C. van Ewijk
- Private pensions for Europe
- Number of pages
- The Hague: CPB Netherlands Bureau for Economic Policy Analysis
- CPB Policy Brief
- Volume | Edition (Serie)
- Document type
- Working paper
- Faculty of Economics and Business (FEB)
- Amsterdam School of Economics Research Institute (ASE-RI)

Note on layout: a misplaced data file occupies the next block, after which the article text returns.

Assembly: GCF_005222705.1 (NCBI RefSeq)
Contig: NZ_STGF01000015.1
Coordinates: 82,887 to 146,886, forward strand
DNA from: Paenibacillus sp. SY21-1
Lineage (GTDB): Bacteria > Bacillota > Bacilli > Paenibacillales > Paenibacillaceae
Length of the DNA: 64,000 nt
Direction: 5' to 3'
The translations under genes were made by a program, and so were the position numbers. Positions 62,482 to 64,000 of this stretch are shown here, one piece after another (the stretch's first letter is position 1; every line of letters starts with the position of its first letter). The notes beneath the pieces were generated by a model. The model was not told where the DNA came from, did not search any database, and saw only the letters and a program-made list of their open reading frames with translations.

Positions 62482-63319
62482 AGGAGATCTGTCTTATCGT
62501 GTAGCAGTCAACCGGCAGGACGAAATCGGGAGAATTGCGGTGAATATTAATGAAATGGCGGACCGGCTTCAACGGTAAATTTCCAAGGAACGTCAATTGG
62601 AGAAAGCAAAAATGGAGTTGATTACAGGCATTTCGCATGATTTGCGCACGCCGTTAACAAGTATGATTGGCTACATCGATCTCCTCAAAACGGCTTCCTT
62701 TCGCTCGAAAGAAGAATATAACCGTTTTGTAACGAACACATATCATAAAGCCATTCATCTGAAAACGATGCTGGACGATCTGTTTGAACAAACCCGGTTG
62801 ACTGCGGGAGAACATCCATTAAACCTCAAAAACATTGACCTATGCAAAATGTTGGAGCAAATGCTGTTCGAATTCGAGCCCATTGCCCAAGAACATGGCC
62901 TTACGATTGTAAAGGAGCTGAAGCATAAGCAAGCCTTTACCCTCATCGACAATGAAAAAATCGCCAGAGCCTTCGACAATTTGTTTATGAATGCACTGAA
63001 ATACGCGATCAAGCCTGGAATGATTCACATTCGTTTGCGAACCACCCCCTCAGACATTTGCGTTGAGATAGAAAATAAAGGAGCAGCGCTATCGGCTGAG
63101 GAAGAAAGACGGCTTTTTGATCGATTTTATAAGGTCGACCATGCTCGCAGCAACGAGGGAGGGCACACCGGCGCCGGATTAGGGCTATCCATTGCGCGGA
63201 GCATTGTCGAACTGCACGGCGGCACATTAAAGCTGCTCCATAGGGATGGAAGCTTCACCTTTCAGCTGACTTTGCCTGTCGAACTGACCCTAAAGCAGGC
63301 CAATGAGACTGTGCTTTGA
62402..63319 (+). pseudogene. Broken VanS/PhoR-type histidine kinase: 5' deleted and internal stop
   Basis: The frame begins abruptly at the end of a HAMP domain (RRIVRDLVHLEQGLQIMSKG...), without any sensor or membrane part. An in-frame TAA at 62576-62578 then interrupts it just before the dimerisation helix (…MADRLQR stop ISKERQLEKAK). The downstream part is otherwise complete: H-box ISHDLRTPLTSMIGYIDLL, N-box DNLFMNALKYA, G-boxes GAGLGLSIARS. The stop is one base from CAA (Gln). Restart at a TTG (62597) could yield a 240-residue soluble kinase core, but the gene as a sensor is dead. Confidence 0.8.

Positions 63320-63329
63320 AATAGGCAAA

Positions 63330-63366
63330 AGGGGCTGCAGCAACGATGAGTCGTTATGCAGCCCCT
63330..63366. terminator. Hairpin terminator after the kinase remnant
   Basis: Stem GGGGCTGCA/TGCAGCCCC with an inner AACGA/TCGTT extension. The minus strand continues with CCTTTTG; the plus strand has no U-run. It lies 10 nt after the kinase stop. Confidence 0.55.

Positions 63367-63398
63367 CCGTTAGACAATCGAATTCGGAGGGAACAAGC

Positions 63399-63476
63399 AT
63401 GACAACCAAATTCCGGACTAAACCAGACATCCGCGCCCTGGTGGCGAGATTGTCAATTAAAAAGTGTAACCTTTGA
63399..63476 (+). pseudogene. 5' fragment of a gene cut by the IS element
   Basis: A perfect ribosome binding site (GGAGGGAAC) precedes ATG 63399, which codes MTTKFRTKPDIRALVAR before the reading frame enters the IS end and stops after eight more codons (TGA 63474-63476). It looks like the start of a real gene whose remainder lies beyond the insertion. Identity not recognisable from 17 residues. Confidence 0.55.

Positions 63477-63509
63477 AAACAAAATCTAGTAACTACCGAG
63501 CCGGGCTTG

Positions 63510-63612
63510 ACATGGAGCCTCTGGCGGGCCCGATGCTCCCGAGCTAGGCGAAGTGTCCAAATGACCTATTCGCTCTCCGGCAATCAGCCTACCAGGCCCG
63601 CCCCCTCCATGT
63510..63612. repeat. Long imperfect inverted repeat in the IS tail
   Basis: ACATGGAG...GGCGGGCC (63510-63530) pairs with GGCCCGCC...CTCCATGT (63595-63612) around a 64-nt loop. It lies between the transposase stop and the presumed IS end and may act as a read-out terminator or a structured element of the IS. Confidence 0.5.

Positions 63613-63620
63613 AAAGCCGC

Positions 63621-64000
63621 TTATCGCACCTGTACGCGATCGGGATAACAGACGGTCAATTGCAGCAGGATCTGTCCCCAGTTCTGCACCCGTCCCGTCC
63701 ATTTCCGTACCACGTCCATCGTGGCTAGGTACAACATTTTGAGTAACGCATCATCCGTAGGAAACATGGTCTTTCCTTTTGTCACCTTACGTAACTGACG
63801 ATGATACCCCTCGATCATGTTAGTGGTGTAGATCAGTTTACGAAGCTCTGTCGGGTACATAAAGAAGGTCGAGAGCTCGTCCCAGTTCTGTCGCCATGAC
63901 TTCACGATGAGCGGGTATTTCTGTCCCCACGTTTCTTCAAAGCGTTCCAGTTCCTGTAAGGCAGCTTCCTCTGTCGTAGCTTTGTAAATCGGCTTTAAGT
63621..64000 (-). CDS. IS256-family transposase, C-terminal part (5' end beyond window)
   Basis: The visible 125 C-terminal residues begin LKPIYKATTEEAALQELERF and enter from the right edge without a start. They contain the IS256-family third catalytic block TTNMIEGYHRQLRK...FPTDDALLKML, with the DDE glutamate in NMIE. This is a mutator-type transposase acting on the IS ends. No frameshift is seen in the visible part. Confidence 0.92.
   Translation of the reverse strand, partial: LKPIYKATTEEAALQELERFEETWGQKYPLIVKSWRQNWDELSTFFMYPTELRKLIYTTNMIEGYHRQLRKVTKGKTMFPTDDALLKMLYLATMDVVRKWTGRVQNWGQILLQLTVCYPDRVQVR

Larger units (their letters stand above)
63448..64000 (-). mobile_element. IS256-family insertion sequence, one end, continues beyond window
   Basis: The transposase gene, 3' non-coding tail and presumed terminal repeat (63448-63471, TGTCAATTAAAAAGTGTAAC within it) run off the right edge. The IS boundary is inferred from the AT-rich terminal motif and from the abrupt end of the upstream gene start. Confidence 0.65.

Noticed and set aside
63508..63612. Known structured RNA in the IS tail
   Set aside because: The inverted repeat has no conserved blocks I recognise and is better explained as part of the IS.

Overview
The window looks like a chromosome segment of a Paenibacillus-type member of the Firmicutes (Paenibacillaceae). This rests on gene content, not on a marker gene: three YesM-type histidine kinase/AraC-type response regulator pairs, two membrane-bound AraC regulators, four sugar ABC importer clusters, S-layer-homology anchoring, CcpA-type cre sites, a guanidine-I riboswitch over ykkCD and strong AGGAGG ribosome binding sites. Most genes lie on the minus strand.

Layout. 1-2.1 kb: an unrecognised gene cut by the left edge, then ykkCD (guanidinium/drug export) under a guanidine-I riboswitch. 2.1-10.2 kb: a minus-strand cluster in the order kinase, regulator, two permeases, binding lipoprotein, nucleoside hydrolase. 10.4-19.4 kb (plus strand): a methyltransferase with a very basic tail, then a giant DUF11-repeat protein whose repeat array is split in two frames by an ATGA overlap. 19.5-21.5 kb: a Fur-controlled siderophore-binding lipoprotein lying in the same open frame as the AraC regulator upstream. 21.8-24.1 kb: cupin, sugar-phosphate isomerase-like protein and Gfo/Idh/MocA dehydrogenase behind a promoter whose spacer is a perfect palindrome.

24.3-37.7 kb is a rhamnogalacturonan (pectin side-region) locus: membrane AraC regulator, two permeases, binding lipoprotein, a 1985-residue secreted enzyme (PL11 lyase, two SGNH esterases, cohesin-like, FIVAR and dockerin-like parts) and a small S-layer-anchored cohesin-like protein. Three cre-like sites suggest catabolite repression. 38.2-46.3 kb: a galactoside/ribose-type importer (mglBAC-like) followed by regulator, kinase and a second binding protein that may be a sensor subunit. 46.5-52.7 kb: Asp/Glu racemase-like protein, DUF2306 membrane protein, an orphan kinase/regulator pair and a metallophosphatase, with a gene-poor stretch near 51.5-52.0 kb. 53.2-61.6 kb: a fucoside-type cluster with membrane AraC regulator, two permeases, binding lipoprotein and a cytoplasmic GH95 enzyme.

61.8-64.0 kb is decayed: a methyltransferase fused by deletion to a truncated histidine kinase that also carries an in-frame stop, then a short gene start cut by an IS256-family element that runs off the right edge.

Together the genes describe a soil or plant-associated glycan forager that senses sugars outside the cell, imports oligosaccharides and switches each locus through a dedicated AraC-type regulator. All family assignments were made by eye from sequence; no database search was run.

Private pensions can enhance international and intergenerational risk-sharing and create a deeper European capital market, which allows for better diversification of country-specific risks and facilitates economic growth. Private funding of pensions creates a more integrated European capital market and internal market for pension services. Pension funds should embrace risks in order to be able to build good pensions at reasonable costs. EU regulation of pension funds should therefore not focus on requirements to guarantee safe pensions, but rather should stimulate funds to share risks efficiently among participants and mandate funds to communicate risks transparently to individuals. Mandatory participation in stand-alone pension funds can provide the necessary commitment for better intergenerational risk-sharing. These stand-alone funds can play an important role also as trusted partners for financially illiterate consumers. The scale and type of collectives vary with the specific institutional setting of each European country. To facilitate tailormade solutions for market imperfections and behavioural issues, the EU should allow for mandatory participation and other constraints on free competition in the market for pensions.
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